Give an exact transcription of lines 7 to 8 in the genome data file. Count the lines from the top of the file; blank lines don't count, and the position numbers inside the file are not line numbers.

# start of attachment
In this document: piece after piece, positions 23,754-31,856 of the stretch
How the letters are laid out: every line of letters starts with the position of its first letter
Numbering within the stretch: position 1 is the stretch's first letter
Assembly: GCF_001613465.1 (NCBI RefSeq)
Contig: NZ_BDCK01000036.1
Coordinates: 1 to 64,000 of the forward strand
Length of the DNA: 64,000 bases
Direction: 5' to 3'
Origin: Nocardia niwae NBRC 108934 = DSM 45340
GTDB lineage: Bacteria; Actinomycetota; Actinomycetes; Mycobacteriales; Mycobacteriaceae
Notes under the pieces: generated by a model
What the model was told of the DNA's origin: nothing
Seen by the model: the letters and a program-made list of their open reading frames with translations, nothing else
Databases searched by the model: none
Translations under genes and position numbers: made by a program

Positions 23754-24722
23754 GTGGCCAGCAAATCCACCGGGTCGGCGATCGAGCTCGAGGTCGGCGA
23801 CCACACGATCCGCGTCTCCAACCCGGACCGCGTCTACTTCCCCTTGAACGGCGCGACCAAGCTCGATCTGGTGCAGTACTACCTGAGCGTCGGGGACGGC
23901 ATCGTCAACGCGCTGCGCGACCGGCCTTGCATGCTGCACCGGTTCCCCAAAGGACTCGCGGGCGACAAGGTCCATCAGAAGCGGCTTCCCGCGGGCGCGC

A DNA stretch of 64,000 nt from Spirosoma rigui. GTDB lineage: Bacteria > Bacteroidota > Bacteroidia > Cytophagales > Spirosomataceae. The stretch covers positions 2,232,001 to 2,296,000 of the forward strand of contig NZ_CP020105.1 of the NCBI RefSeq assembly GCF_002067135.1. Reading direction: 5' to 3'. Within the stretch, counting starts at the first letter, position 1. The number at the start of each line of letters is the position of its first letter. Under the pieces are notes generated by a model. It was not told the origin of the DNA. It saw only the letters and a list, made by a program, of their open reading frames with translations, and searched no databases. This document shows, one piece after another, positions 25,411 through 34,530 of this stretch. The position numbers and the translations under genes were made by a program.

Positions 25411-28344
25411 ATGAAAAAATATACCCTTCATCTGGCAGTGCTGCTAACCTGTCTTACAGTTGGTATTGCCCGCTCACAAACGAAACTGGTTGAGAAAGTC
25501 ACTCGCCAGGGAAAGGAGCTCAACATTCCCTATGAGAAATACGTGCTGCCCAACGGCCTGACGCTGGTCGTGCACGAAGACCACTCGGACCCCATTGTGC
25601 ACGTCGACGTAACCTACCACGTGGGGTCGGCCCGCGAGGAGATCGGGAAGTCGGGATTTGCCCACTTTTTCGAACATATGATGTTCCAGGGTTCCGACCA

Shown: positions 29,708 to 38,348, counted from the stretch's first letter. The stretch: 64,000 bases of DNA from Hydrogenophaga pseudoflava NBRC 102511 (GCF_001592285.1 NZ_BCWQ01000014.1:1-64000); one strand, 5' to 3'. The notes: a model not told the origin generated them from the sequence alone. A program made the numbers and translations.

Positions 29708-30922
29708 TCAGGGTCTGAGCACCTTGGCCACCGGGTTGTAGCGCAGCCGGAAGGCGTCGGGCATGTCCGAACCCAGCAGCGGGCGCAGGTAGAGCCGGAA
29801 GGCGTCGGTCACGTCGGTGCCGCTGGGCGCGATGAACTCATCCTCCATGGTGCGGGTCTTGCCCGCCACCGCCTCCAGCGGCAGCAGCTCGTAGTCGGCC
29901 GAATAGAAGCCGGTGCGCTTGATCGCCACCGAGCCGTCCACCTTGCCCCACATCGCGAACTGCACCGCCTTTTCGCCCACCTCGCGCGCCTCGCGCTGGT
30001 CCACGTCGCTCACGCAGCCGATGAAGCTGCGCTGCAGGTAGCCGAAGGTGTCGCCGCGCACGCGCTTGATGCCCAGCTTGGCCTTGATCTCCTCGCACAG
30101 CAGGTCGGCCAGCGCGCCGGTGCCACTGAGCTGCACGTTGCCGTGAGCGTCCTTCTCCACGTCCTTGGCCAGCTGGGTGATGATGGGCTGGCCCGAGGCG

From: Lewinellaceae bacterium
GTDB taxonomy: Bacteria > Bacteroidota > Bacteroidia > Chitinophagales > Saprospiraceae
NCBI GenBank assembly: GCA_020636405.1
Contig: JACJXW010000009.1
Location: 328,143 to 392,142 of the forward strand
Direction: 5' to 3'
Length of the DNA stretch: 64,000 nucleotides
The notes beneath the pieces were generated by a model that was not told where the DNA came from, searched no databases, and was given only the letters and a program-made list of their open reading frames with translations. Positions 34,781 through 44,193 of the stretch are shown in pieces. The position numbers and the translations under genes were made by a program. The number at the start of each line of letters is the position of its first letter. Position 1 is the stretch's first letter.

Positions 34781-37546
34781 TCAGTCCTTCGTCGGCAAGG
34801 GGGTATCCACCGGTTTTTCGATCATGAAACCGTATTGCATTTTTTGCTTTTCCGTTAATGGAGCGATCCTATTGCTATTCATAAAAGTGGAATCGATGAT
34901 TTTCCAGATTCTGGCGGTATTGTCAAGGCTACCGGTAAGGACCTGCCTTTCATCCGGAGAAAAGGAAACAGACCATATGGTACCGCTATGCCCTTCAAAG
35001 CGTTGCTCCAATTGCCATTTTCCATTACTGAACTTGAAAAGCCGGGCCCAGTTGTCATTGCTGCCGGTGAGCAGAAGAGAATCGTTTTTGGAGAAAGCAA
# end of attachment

Length of the DNA: 64,000 bases
Direction: 5' to 3'